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Tuesday, October 29, 2013

Securing the Right to a Safe and Healthy Workplace | Center for Effective Government

Workers' Compensation is the remedy when workplaces aren't safe. The Occupational Safety and Health Act (OSHA) promulgates safety rule in the workplace. Safer workplaces are needed and OSHA needs to be strengthened. This post is shared from .

The Occupational Safety and Health Act (OSH Act), passed in 1970, recognizes that workers play a critical role in ensuring their workplaces are healthy and safe. The OSH Act gives workers the right to report unsafe working conditions and the right to refuse to work under such conditions without reprisal.

The concept is for workers to function as the “eyes and ears” of the Occupational Safety and Health Administration (OSHA) and help the agency prioritize its limited resources to focus inspections on the most dangerous work sites.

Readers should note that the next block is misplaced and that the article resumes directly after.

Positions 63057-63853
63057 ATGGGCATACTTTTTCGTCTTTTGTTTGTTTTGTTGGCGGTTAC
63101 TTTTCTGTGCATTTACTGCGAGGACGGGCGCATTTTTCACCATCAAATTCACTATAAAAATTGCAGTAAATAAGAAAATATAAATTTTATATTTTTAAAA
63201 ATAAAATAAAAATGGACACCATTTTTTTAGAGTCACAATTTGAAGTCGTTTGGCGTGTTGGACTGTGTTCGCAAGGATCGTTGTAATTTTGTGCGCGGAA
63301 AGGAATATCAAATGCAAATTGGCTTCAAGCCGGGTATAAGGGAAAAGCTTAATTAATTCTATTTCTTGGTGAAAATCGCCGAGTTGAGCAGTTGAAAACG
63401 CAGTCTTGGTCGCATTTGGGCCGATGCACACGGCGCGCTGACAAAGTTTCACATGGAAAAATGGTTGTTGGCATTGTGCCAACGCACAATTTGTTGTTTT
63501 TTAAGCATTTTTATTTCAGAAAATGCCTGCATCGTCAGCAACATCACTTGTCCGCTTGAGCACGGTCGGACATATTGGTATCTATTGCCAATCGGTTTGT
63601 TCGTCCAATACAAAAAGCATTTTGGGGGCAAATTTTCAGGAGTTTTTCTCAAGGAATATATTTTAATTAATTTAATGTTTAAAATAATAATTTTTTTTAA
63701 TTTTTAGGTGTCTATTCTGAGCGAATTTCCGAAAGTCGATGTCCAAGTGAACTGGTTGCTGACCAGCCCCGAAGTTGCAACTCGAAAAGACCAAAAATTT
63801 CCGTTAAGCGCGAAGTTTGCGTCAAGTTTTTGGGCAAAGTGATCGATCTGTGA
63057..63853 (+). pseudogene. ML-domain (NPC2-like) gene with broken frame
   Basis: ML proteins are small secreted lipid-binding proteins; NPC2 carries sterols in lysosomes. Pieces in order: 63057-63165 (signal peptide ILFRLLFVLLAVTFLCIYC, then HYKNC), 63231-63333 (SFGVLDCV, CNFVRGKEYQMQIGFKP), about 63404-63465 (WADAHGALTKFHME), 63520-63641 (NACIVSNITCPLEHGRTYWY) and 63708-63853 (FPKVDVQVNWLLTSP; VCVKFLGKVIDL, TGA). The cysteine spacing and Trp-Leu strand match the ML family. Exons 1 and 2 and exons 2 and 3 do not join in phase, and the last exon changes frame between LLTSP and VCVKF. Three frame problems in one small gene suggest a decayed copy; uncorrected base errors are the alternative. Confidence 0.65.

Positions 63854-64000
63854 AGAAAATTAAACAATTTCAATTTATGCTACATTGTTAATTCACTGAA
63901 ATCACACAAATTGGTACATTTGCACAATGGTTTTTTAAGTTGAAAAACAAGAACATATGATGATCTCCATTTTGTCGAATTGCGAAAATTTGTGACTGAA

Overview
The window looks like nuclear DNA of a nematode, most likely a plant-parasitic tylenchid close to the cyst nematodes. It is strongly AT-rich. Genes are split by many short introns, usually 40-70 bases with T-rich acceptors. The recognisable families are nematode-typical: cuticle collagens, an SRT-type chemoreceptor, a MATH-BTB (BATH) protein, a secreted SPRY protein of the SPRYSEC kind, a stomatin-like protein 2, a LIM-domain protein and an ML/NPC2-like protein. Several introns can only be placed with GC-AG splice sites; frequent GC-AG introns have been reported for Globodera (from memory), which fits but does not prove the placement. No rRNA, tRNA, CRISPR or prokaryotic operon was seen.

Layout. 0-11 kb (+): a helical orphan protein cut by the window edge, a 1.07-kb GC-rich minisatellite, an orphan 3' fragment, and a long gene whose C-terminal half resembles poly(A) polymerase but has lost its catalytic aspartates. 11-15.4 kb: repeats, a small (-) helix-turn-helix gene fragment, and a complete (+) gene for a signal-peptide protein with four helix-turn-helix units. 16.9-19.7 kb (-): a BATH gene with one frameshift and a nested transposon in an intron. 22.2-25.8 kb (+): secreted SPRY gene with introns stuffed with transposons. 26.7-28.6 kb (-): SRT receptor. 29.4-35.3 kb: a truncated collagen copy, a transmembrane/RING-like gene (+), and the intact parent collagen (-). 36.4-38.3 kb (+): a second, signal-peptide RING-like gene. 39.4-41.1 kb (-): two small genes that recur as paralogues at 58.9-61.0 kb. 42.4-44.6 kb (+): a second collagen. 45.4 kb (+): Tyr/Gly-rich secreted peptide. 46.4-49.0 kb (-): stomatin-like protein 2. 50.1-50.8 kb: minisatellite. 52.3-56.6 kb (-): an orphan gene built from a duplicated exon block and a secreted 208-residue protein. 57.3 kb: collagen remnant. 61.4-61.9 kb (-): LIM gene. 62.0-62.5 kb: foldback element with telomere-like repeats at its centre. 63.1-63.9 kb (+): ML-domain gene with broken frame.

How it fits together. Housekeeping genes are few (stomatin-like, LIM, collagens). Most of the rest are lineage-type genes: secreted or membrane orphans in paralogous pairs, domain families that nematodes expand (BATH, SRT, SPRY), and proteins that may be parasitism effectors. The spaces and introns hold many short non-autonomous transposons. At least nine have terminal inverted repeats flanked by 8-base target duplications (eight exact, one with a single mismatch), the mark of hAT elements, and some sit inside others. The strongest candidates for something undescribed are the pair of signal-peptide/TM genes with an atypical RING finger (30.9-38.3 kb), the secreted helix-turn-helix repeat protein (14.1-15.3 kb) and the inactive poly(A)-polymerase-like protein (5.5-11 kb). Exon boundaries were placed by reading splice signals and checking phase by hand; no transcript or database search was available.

Workers will only report safety and health hazards in the workplace, however, if they can come forward without fear of reprisal. Thus, the law prohibits employers from taking any adverse action against employees who exercise the rights provided to them under the OSH Act.

Unfortunately, the weak guarantees written into the federal OSH Act leave workers with few protections against retaliation by an employer after reporting dangerous working conditions. Problems with current protections include the fact that the amount of time required to file a retaliation complaint is too short, investigations take too long, the burden of proof is too high, OSHA cannot preliminarily reinstate an employee once it determines that a complaint has merit, and employees cannot pursue a remedy independently, even if OSHA takes no action on their behalf.

Between 2005 and 2012, OSHA received 11,153 complaints of retaliation, 10,380 were reviewed, and 2,542...
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